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05/25/2022

Consumers Eye Spending Cuts, NPD Survey Reveals

Facing rising prices, respondents to a recent survey said they expect to reduce expenditures and shop less in the coming months.
Greg Sleter
Associate Publisher/Executive Editor
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Grocery shopping

More than 8 in 10 U.S. consumers are planning to alter their spending habits in the coming months, according to a new survey from The NPD Group.

While general merchandise retail sales revenue is down only 1% through mid-May compared to the same period in 2021 and 19% above pre-pandemic levels in 2019, consumers have already begun to make fewer purchases than a year ago. These shifts in shopping behavior will have broader retail consequences, NPD experts said.

“There is a tug-of-war between the consumer’s desire to buy what they want and the need to make concessions based on the higher prices hitting their wallets,” said Marshal Cohen, chief retail industry advisor for NPD. “And consumers aren’t just buying less stuff, they are shopping less, which means a loss of the impulse-shopping moments that are critical to retail growth.”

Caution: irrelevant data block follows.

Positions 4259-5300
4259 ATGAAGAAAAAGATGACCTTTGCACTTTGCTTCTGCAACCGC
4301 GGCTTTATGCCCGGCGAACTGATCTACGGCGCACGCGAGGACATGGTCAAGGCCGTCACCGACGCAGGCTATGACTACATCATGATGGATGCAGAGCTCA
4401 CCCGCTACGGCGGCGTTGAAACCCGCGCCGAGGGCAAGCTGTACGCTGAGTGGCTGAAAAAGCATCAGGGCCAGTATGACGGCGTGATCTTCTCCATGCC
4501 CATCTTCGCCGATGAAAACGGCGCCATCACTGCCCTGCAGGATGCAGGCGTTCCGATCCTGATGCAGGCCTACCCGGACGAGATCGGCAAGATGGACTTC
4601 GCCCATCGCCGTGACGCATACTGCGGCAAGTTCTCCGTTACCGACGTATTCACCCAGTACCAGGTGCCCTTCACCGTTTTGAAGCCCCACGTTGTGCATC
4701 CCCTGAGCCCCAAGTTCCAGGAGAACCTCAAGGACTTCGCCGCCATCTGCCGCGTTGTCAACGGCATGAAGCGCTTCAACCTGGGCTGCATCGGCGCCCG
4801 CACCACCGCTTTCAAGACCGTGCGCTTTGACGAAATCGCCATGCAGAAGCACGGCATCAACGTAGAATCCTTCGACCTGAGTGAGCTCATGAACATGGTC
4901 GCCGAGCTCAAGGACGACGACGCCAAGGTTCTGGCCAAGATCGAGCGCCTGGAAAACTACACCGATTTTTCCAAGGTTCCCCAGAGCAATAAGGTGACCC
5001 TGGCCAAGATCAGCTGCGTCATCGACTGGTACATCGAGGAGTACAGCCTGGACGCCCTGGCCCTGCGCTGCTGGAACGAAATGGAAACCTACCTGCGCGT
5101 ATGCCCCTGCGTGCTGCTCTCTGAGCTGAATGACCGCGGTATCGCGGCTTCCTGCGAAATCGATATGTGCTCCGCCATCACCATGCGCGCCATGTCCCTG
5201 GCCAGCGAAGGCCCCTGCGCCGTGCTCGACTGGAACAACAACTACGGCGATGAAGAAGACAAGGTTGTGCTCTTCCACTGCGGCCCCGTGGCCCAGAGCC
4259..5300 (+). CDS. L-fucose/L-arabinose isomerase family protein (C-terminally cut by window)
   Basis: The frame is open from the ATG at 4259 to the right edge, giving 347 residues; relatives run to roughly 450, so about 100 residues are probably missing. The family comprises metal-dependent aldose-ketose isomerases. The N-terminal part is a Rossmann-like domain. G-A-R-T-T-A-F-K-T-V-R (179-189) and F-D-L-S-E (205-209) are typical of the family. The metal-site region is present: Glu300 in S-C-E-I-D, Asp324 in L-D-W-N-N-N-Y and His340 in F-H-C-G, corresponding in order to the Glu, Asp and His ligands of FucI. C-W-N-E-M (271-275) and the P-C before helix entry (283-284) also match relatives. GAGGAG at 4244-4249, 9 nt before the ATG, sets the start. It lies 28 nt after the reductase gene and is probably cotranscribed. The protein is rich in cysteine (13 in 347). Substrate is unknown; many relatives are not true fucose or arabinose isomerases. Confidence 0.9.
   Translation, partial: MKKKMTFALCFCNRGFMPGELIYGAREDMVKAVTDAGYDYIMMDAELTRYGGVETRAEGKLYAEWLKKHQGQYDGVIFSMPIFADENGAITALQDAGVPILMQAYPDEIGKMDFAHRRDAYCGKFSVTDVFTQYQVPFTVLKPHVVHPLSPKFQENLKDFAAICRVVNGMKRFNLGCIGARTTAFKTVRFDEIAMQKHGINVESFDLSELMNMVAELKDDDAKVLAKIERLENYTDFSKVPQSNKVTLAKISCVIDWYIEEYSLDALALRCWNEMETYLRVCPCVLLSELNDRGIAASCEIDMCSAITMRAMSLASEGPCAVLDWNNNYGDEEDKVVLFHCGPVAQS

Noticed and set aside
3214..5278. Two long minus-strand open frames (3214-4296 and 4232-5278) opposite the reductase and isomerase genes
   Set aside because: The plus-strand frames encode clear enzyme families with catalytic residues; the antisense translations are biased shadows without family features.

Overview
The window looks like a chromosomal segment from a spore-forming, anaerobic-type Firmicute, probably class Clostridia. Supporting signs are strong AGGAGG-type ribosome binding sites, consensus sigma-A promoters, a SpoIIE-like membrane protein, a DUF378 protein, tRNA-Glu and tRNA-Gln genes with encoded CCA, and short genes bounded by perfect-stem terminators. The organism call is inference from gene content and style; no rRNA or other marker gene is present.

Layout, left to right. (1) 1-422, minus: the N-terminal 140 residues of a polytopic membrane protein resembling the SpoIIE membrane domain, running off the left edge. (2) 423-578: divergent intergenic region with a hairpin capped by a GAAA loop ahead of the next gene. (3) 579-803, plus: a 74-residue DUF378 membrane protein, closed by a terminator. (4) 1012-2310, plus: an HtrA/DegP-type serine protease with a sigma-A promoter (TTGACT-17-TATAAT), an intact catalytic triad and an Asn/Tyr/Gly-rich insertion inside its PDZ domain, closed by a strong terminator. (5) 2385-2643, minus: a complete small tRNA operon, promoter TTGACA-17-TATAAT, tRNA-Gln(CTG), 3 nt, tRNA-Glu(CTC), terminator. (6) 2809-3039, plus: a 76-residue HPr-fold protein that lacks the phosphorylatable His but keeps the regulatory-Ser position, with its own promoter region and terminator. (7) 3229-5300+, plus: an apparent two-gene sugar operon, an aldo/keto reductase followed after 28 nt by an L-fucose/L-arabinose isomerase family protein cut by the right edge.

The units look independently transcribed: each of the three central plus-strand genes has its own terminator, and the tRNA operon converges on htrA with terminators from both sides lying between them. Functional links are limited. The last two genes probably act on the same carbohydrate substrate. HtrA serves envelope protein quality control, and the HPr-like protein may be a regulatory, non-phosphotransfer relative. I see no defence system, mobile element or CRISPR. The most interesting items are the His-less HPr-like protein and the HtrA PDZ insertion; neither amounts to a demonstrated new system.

In the first three months of 2022, consumers bought 6% fewer items at retail than they did in the first quarter of 2021. Despite a 10% increase in the average selling price of the products purchased, this decline in demand sent the average amount spent per buyer down more than 2% during the same period. The 5% drop in purchase frequency of U.S. buyers is further contributing to the slowing of retail sales.

In a recent NPD survey, consumers indicated plans to look for more promotions, seek generally less expensive items, or even cut back on purchases overall in the next three to six months. In addition to making these changes in spending, nearly 70% of consumers indicated labor shortages have caused reactive changes to their purchases in the past six months, whether going to a different retailer to eliminating the planned purchase.

“Marketers must be well versed in all the conditions influencing their retail channel, and their target consumer or they will risk missing growth opportunities,” Cohen said. “An appealing shopping environment, displays that make the product pop, and persuasive promotions are necessary to get more items into the basket when consumers shop.